Reading a couple of verses of poetry skirts the risk of a presentation devolving into a poetry reading; bringing with it a concomitant change in tone. Is there anything more awkward than a poetry reading without the poet? I stand over the approach. Poetry speaks for itself, at its finest will always remain inscrutable, and necessitate subjective engagement. To facilitate such an engagement through a reading of the poems themselves is the least the critic owes the poet being critiqued.

W.B Yeats, 1865-1939. Original Gangster. 

The after-conference pints took place in McDaid’s. That the pub has been abandoned by the literati since the ’60’s didn’t seem to matter (they migrated to Gogarty’s? Grogan’s?). I left a dour discussion of faltering PhD’s and short term teaching contracts to meet with some friends of mine who I hadn’t seen in months. We watched Tyson Fury become the Heavyweight Champion of the World. Drank pints in pubs where poetry is never mentioned. I learned there are doors out as well as in.

Though I was proud of having presented in such a forum, and felt energized having gone through the process of preparation and delivery, I learned that the confidence I gain in my little academic victories soon ebbs and falters. Reading some poems by Robert Lowell earlier today, “Those Before Us”, “The Withdrawal”, “Robert T.S. Lowell”… I wonder, if I had read them prior to my reading of Gould Fletcher would my criticism have been finer? Was my critique based more on the intuition I rely on, sometimes fall back on, rather than the intellect I am seeking to hone in these years at UCC? No Matter. If I can never fool myself, I seem to be able to fool others, least-ways I was on that day in UCD. All very pessimistic, I allow.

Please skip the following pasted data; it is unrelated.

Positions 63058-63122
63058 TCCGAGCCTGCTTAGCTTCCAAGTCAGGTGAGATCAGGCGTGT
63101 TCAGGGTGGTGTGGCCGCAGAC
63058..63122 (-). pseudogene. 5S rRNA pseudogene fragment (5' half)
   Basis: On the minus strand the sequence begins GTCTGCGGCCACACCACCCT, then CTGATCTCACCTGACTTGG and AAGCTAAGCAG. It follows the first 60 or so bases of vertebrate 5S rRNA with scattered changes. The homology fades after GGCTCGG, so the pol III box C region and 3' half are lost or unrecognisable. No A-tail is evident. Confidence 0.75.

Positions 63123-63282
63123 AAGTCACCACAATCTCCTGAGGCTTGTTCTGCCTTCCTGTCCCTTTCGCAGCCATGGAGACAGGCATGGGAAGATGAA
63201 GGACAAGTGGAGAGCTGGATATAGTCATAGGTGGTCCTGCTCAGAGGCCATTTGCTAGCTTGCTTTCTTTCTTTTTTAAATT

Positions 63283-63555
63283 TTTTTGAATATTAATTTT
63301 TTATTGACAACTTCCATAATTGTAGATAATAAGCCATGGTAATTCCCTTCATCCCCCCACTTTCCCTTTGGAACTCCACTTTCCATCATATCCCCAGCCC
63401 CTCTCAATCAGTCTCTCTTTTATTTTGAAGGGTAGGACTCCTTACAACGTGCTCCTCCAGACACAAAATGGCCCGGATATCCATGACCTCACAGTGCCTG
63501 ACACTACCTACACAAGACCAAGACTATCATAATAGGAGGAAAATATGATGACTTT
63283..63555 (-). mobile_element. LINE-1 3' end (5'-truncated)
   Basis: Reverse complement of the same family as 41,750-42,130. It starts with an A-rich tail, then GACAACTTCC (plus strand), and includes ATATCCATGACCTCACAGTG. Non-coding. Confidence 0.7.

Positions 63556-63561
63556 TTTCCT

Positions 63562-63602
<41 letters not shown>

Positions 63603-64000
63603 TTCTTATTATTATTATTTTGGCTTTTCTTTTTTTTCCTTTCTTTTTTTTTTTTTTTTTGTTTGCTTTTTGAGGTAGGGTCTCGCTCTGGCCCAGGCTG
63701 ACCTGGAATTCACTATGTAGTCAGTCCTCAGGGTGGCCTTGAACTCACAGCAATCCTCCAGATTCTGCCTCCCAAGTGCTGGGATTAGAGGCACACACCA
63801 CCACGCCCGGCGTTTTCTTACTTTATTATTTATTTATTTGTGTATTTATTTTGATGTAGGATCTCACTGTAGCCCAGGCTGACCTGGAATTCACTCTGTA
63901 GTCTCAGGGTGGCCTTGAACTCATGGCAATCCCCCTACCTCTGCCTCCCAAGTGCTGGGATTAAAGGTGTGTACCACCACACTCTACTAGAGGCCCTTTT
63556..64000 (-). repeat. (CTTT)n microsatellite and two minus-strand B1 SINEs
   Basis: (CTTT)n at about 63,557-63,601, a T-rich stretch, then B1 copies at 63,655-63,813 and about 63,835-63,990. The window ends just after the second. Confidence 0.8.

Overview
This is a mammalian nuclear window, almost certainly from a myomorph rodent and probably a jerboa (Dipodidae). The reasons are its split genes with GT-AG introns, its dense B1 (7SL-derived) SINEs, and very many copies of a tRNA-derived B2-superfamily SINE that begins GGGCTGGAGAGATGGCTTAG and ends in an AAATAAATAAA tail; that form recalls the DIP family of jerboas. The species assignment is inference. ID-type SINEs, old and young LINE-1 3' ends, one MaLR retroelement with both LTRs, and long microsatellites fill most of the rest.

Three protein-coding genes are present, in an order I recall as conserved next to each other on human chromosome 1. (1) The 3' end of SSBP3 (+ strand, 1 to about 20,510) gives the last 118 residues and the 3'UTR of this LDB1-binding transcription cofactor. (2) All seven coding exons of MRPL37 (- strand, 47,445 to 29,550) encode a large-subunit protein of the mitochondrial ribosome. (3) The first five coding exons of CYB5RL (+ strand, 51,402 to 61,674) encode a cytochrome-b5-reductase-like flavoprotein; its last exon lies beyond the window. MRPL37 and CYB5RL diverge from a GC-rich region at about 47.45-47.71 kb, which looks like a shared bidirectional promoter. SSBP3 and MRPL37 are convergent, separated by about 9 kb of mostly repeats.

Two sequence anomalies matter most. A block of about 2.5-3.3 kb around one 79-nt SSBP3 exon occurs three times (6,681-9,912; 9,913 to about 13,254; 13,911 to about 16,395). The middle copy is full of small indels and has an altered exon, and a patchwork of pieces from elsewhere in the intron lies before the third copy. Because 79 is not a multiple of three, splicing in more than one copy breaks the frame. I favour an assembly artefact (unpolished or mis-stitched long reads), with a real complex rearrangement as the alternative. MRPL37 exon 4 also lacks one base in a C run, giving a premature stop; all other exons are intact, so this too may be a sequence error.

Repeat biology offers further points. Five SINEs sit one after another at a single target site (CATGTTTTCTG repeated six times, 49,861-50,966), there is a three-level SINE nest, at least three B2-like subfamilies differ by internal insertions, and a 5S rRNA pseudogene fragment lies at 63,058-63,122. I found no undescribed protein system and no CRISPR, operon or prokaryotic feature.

A few months have now passed since I wrote the above. I think that approaching the ‘Big House’ as primarily a home, frozen over through remembrance which Gould Fletcher does, is in its way, remarkable and worthy of praise. I prefer his approach to that of Adrienne Rich, whose poem “In the Wake of the Home”, touches on similar ground. When Rich pushes off from remembrance into an area of freer imagined thought in section nine of her poem, I feel she loses the intensity which she has built in the previous sections. What is left is rhetoric of a kind, something I read in her work which is not to my particular taste. The sanguine nihilistic finality of Gould Fletcher is a more apt poetic position from which to address America’s past, through the personal not the collective, arriving at that emblem ‘Hope’ through existential inquiry as opposed to projection.